Last weekend, I journeyed to Columbus, Ohio, for a family Bat Mitzvah. There, I had the pleasure of spending time with Werner Frank, whose astounding genealogical research includes some of my own family history (on my dad’s side).
Werner, who emigrated from Germany as a child in 1937, has recently published a book focusing on a specific strand of this research: the story of the October 1940 deportation of Jews from the Baden region of Germany to Gurs, an internment camp in France. From Gurs, many of these Jews were eventually deported to Auschwitz. This helps explain the book’s full title: The Curse of Gurs: Way Station to Auschwitz.
The story is particularly painful because so many of Werner’s relatives were among these Baden Jews (as were some of mine). Moreover, Werner remains acutely aware of his good fortune in having left Baden before 1940 – a realization that I similarly share concerning my grandparents, who were also Baden-born.
I purchased a Kindle copy of Werner’s book while we were in Columbus; Werner was kind enough to then gift me with a print copy. As an historian, I was wowed from the outset by Dr. Michael Berenbaum‘s introduction: Continue reading ›
Photo Credit: Reut Miryam Cohen
Every Friday morning My Machberet presents an assortment of Jewish literary news from around the Web.
Lots of great book coverage in The Forward this week (including, if I may be so immodest as to point it out, my review of a new English translation of Hans Keilson’s first novel).
Superb essay by Etgar Keret (translated by Sondra Silverston) on Keret’s “new house in the old country.”
Michael Lowenthal has a new novel out, and he talks about it in a wide-ranging interview for The Rumpus that touches on “American politics, gay parenting, and Jewish literature.”
Because my early childhood summers were spent at Brighton Beach; because my life, too, is so much about passing stories along; because I, too, treasure moments spent in the company of my mother and my niece–for all of these reasons I loved Jami Attenberg’s post for The Prosen People. (See also Ron Charles’s enthusiastic review of Attenberg’s new novel.)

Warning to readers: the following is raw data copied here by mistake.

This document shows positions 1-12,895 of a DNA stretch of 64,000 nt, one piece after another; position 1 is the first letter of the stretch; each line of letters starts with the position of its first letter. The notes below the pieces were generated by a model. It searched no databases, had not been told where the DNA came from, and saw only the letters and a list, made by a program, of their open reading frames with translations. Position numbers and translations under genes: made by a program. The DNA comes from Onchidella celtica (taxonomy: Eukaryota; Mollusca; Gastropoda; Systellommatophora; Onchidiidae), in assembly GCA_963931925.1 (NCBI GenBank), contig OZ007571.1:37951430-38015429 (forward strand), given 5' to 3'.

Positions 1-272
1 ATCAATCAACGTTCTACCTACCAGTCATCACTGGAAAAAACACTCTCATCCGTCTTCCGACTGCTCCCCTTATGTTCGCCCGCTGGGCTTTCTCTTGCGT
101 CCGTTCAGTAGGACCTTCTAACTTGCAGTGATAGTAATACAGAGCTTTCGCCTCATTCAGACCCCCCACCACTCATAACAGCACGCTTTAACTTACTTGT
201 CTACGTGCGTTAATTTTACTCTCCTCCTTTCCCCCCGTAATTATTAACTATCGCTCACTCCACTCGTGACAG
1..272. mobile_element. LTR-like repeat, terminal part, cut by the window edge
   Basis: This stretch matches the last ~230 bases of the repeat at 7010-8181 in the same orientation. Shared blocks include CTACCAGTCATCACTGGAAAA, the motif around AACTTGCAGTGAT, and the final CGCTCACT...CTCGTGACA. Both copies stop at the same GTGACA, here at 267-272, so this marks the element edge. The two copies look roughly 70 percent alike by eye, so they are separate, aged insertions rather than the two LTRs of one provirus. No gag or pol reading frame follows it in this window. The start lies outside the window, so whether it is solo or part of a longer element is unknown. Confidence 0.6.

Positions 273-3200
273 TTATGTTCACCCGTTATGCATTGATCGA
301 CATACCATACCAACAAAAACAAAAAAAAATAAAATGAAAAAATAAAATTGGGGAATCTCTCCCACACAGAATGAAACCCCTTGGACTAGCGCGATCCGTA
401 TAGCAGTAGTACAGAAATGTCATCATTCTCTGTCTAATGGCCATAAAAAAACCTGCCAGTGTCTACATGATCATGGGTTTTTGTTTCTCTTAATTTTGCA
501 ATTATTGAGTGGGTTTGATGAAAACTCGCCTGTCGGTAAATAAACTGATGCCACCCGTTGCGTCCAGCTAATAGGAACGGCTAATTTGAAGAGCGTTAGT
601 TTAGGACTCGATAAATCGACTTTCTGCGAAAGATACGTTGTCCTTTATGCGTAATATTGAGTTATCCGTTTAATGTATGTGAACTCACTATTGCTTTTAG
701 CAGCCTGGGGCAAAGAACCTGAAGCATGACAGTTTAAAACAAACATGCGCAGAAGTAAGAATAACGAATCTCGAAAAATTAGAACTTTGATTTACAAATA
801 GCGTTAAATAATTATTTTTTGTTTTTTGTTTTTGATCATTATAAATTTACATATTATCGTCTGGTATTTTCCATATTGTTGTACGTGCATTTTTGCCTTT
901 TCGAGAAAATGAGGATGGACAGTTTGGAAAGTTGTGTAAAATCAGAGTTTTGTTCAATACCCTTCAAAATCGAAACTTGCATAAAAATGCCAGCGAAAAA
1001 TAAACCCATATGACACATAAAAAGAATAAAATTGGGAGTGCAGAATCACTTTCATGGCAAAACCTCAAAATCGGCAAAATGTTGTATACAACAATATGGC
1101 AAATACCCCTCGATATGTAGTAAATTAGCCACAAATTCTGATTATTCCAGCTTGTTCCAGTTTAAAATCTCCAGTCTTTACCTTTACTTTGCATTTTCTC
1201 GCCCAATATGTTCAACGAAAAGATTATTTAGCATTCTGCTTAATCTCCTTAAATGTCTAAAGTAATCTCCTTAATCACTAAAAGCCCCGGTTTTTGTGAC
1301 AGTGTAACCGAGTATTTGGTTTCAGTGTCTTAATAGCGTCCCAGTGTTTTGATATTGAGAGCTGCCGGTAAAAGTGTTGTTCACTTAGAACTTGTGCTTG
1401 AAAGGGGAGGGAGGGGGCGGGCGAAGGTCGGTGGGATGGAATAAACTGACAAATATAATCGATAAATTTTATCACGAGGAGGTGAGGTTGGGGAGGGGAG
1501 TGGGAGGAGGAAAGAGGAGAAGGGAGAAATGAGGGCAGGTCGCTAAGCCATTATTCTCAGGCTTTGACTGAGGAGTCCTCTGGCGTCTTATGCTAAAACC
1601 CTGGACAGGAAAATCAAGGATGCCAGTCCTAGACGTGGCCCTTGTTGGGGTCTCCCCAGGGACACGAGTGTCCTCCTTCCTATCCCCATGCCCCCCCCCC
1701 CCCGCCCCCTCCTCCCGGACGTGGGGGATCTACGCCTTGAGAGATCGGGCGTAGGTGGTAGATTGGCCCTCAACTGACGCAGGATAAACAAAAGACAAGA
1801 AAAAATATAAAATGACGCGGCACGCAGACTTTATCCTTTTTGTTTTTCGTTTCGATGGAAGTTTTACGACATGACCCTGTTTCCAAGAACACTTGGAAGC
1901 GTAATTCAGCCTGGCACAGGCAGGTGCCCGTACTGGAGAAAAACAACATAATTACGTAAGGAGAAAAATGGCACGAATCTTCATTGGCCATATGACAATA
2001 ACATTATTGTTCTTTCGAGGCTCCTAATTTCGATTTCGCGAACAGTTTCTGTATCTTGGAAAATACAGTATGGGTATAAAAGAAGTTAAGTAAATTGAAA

Finally, The Wall Street Journal ran a nice piece this week spotlighting The Blue Card, the organization to which I am donating portions of the profits from sales of my story collection, Quiet Americans.
My paternal grandfather’s parents. Their history–and questions I’ve always had about that history–helped generate my story “Matrilineal Descent.”
This past weekend I traveled to Columbus, Ohio, for a family Bat Mitzvah.
Exactly five years ago, I also traveled to Columbus, also for a Bat Mitzvah (celebrating the elder sister of this weekend’s star). These are my cousin Nancy’s daughters; Nancy is a cousin through my paternal grandfather (her grandmother and my grandfather were siblings, children of the couple in the photograph to the left). So their ancestors, too, are part of the history behind my story collection, Quiet Americans, particularly in the case of the book’s second story, “Matrilineal Descent.”
The visit five years ago inspired my prose poem, “Diaspora,” which I hope you’ll revisit. I thought of “Diaspora” again this weekend, when Nancy mentioned that family members had traveled from 11 states (and from Brazil and Canada) to witness this milestone in the Midwest.
And I’m hoping that another piece of writing will emerge, someday, from something very special about this second Bat Mitzvah in Columbus. Continue reading ›